Unfortunately, if your dog is suffering from dehydration and you know this is contributing to his constipation, just giving him extra water is not enough. He needs electrolytes and salts in addition to extra fluids to rehydrate his body. Bone broth and Pedialyte are both effective dehydration remedies.

To avoid causing any additional digestive issues, be sure to provide bone broth or Pedialyte in small increments. If your dog is severely dehydrated, he may be very lethargic and unable to drink by himself. So, it may be necessary for you to administer water and bone broth into his mouth using a syringe.

Once your dog is cured of dehydration, his constipation should resolve within 24 hours. If your dog is regularly experiencing constipation resulting from dehydration, it could be helpful to buy daily hydration supplements to add to his water bowl.

#5 Improved Diet

dog home made diet

When you change your dog’s food, it’s not uncommon for him to suffer from temporary constipation and a few stomach abnormalities. However, if constipation continues, it could be a sign that the formula of the dog food is not right for his nutritional requirements.

A nutritious diet is vital to the long-term health and vitality of your dog. If your dog regularly suffers from constipation, it could be worth switching to special vet-approved formulas. Most vets have their favorite brands and will be happy to recommend the best food for your specific breed of dog.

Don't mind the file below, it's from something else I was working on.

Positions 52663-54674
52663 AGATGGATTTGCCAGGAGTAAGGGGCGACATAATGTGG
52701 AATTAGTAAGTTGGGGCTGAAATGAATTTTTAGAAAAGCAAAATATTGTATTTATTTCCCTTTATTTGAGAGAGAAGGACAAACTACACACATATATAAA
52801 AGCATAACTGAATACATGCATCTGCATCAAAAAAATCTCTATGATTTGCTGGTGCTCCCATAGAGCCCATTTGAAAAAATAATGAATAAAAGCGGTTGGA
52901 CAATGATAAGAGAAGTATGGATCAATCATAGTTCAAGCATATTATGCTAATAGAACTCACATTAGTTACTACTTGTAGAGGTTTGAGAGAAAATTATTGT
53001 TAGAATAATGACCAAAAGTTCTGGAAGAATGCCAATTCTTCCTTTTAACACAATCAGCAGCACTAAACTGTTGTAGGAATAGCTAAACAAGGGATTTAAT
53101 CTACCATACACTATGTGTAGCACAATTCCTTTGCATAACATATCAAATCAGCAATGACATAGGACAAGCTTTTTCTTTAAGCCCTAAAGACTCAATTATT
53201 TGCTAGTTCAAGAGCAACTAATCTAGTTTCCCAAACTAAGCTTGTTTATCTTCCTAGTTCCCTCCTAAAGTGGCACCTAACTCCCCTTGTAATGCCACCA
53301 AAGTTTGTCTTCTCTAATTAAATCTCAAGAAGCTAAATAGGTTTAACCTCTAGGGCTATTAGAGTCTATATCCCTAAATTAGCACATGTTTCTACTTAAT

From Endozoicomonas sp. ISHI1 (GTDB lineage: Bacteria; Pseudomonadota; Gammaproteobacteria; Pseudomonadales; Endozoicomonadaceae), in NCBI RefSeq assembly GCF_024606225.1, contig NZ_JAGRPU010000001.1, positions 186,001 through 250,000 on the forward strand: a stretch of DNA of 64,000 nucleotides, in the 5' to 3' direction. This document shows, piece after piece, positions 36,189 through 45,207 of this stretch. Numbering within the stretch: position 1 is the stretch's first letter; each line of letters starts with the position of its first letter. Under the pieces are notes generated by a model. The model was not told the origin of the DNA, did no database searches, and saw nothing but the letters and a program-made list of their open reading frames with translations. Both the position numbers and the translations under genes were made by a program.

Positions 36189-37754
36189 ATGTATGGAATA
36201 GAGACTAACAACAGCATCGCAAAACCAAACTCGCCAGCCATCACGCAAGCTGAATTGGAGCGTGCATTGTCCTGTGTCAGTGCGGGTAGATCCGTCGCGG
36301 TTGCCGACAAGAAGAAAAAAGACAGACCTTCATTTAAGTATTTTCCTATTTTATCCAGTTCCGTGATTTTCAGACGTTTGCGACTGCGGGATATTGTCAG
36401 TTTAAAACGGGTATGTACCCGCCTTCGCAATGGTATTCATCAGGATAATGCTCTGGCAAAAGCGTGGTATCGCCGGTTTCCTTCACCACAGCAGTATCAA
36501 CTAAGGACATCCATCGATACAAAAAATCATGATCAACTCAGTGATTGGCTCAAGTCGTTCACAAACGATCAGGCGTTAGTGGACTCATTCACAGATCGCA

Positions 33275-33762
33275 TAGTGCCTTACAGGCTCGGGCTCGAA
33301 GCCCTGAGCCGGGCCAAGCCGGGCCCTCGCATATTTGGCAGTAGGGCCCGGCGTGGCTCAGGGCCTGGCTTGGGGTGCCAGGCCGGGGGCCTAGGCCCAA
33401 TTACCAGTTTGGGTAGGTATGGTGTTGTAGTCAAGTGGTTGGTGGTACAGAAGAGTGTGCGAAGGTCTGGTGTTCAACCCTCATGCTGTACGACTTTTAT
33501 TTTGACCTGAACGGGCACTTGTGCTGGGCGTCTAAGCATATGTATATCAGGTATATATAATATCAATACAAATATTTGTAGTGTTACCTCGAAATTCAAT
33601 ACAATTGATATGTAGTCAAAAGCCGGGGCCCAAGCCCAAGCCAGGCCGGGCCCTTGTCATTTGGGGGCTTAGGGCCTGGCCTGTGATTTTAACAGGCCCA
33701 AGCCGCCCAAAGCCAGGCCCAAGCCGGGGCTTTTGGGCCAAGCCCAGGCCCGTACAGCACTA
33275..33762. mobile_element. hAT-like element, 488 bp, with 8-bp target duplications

When dealing with short-term digestive issues, it can be helpful to temporarily restrict your dog to wet food only. Wet food helps to keep your dog hydrated and is much easier to digest. Often just a few days of wet food only is enough to alleviate constipation. Be sure to slowly reintroduce dry pellets if you keep your dog is on wet food only for longer than a week.

Making homemade dog food can time-consuming, but it is one of the best ways to ensure your dog gets the highest quality diet. However, you need to make sure you add vital probiotics, vitamins, and supplements that are only found in commercial dog food to your homemade recipes. Making your own dog food can work out to be more expensive, but many dog owners can get good deals from their local butchers.

Final Notes

If it has been over 72 hours since your dog’s last bowel movement, it’s time to call a vet. While the home remedies discussed in this article can be effective at dealing with mild cases of dog constipation, some cases of the condition require professional medical attention. Left untreated constipation, can have very serious long term consequences. So, never delay contacting a veterinary.

No comments:

Post a Comment